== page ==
Meanwhile, I spent my days trying to come to terms with the fact that I was Stage 4. I would tell myself and everyone around me, “I’m not dying today or tomorrow. I’m going to fight to be here for years to come.” But I was still facing my own mortality. I didn’t know when I would die, but I had a pretty good idea what was going to be the cause of it. Some day.

But still a dark cloud loomed over me and everything around me. I told my husband once that waking up was the worst part of the day, because it was like being given the news all over again. Every. Day.

The day of my first chemo, a friend took me. My husband was on the road, and I wasn’t going to do this alone. She was sitting with me when my oncologist came in well past my appointment time. He apologized for being late, but he was chasing down my lymph node biopsy results.


A completely benign process.

I was not and am not Stage 4. In fact, I’m Stage 1B. And my treatment plan was being actively adjusted to reflect that as we spoke. I don’t remember much outside of grabbing my friends hand in shock. I was going to beat this thing for sure. I was ready to go to war right in that second… and we did.

I’ve now completed two rounds of chemotherapy, with 4 more to go. I’ll have surgery following chemo, then probably radiation. I’ll continue a full year of immunotherapy, and then (based on my personal research) I’ll be on a hormone drug for 5 – 10 years to help avoid recurrence.

Side effects have been relatively mild, but they definitely keep me on my toes. Without a doubt the worst side effect I deal with is bone pain from a drug they give me to rebuild my white blood cell counts. Everything else is mostly an annoyance. My first round I prominently had diarrhea. This second round it’s been fatigue. I’ve also dealt with acne, and I’ve had to shave my head.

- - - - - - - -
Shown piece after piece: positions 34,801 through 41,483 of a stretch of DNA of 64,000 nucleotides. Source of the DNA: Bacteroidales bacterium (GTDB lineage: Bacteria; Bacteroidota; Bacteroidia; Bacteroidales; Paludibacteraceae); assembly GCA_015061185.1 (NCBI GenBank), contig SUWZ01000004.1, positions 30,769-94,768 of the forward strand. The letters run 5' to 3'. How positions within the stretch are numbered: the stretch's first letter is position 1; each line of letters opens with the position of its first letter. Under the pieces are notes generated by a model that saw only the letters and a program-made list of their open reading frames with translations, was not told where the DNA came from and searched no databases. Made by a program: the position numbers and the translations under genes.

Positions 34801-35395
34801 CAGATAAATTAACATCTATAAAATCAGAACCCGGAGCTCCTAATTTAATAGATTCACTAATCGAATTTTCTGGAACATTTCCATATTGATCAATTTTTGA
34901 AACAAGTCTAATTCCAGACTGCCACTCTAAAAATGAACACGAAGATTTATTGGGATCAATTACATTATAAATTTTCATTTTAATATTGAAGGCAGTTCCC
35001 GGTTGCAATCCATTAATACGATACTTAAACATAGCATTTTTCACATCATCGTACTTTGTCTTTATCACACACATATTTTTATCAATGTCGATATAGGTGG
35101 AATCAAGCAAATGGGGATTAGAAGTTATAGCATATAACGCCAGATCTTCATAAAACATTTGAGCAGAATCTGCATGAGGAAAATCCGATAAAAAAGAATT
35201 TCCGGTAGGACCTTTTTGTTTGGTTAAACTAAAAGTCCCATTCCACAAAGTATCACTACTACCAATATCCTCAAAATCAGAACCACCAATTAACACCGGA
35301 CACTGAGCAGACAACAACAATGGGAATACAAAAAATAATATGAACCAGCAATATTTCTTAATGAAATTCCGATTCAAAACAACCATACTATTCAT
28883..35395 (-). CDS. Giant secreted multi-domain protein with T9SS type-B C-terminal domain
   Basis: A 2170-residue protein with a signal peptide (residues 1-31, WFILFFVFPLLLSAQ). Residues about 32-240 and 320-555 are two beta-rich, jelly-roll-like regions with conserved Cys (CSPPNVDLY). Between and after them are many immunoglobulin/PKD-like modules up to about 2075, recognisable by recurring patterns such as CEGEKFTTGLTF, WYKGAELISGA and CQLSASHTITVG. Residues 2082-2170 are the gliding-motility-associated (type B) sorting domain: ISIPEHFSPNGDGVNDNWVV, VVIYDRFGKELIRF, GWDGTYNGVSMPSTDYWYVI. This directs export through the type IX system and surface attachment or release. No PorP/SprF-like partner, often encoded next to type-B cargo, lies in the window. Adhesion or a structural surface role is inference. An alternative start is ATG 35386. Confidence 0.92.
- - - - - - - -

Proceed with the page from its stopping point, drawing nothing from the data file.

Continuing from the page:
I joke, though, that I guess I don’t know how to have cancer. Because when I read what other women are going through and feeling, I find myself going, “I’m… not.” When people ask me how I am, with a very concerned look on their faces, I feel weird saying, “I’m good?” Even more that I mean it when I say it.

I’m not letting it get me down. I’m still so optimistic and hopeful. I feel emotionally strong. I feel good enough to work here and there. And I still want to be social.

SO MUCH of this comes from the incredible support team I have around me. Family and friends have rallied behind me and around me in ways I could have never dreamed of happening. My spirits are high because my heart is so full.

Maybe some of this also comes from the whiplash of thinking I was Stage 4. Suddenly a bad thing doesn’t seem so bad when there are worse things. I think, too, that happened to me to prepare me mentally and emotionally for things down the road. I’ll be more caring and understanding of others. I’m learning from everyone around me how to handle a friend going through something tough. And I see places where I’ve fallen down on being a good friend in the past.

I am, and will, find ways to turn this challenge into a blessing. In the mean time, I will continue to keep my head high and fight hard to beat this thing. One day at a time.


1 Comment

  1. Johnny winkler

    October 26, 2022 at 10:19 am

    Denise, I am praying for you.